With new flagships releasing almost every year, there’s always a new device on the market up for grabs that come at a variety of different price points and with a host of different hardware or software upgrades – whether a new device is in store to take advantage of the latest hardware features aimed at social media users, for the latest gaming features that help players improve at games of chance at casino genie right through to more competitive titles, or even devices that provide a better work flow, is it time for a smartphone upgrade to get these features or are users better off waiting?
(Image from theverge.com)
The first step is to identify exactly what the usage of the new device will be – there’s no use looking for a phone that’s going to improve gaming performance if the hardware changes don’t support this and upgrades are instead aimed at different features – often times a device that’s a year or two old will have little discernable difference from a brand new device and changing won’t impact performance, it’ll just take a sizeable chunk out of the wallet instead.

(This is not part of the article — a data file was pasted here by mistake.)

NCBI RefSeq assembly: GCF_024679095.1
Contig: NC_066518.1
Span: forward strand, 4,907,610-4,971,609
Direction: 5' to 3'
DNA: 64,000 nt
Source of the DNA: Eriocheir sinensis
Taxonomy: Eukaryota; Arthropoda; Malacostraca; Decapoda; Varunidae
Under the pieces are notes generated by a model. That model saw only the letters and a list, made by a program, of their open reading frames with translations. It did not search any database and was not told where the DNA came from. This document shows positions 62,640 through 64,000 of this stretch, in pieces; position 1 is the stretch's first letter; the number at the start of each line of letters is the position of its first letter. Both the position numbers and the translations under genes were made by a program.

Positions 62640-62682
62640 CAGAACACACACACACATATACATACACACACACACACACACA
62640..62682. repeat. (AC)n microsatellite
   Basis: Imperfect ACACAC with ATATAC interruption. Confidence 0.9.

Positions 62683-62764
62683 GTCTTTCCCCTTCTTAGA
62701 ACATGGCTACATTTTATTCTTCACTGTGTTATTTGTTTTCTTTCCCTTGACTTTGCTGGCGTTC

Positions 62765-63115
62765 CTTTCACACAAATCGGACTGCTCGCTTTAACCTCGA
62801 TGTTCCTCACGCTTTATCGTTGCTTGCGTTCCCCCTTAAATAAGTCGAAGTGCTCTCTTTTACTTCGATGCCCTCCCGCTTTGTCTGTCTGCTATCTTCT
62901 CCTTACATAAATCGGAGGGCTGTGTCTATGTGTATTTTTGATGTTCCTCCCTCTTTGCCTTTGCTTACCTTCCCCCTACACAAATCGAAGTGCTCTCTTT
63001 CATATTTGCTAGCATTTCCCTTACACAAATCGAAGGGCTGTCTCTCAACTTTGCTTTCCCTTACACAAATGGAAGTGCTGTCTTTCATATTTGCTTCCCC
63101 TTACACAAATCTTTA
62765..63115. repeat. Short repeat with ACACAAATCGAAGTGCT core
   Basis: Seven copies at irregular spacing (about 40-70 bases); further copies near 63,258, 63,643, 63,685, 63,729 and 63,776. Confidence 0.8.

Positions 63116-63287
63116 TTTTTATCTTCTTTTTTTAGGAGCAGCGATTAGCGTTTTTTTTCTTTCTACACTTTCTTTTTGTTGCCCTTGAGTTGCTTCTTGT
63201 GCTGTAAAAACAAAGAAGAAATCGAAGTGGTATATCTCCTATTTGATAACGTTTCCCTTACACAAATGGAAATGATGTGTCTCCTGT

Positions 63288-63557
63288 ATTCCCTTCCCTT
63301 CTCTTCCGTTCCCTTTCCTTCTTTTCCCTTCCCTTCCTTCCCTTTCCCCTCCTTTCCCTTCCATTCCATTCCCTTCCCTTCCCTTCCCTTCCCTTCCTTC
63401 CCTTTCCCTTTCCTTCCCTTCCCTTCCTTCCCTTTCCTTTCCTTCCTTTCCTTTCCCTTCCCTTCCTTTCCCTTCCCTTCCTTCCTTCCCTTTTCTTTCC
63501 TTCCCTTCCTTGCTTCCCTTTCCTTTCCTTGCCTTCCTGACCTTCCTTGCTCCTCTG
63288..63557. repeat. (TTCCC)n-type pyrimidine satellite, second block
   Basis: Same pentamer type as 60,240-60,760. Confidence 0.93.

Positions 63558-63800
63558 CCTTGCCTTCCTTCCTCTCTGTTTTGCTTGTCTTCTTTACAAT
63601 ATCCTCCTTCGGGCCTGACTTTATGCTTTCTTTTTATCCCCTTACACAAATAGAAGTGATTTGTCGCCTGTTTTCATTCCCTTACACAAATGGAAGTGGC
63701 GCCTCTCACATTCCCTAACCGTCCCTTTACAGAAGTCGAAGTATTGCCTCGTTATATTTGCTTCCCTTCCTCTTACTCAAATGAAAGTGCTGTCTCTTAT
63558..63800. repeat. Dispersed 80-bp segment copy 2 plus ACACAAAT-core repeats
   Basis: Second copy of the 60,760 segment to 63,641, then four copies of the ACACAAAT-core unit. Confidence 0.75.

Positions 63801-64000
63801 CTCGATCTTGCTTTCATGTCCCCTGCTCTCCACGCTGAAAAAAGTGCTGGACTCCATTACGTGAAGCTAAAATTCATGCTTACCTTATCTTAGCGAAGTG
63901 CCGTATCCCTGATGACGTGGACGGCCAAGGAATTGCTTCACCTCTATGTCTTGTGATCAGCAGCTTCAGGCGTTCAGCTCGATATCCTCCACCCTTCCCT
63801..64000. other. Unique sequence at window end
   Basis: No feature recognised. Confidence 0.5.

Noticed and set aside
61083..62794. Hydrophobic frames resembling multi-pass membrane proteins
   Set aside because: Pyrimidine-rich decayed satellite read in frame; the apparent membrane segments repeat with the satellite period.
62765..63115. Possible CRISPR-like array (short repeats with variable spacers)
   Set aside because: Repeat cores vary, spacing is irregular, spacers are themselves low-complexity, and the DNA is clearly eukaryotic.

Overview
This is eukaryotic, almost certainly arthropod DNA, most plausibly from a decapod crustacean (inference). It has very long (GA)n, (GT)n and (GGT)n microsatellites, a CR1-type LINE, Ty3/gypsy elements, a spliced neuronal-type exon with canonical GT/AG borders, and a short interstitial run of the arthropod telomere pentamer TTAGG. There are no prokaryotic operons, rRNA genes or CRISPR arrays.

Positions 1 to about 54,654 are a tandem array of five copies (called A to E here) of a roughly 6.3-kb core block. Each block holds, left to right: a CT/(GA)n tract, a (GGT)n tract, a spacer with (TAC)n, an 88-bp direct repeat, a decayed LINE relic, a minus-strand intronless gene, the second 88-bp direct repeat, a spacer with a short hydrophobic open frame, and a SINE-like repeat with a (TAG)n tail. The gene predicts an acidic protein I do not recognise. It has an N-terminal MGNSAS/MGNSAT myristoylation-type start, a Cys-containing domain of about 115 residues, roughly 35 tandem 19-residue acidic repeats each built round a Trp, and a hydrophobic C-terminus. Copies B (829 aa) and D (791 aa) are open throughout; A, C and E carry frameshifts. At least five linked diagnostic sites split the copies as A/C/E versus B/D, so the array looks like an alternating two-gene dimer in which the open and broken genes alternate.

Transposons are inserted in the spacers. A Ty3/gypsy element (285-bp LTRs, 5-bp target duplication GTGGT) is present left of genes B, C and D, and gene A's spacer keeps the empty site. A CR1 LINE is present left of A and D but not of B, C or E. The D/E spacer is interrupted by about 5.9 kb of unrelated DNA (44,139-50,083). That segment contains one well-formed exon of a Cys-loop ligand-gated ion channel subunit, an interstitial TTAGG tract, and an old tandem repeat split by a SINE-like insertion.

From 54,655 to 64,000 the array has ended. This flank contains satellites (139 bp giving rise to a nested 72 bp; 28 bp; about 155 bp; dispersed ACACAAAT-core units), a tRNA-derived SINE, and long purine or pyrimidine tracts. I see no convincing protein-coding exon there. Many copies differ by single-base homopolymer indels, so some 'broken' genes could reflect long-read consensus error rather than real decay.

Secondly will be keeping an eye on tech news for what can be expected in the future – if the newest release has much of the same tech internally then tech news may have some insights to what may be coming the year after whether it be a new processing chip, bigger and better displays, or changes to the battery and how it performs – skipping a year to wait for these new bits of hardware isn’t a bad decision and much like the first step can save a pretty penny too, but is also important to know what to look out for in order to avoid the hype around a hardware change that may not be all it’s made out to be.
Finally comes the question of price too – most modern smartphones are well past the $1,000 mark and some are even approaching $2,000 for a new phone depending on its novelty as flip and fold phones have pushed the barrier here – ultimately, it’s the question of how much an upgrade is valued – if the upgrade is simply a change to the camera technology, is the cost of making the change over the phones lifespan valued the same? Many users are holding onto their older devices for a longer period of time for this very reason as it’s not uncommon to see three- or four-year-old smartphones in regular use without seeing any performance hit, and price has a lot to do with this. New doesn’t always mean better in the current smartphone life cycle, and whether or not it’s time for a smart phone upgrade has become a very grey area.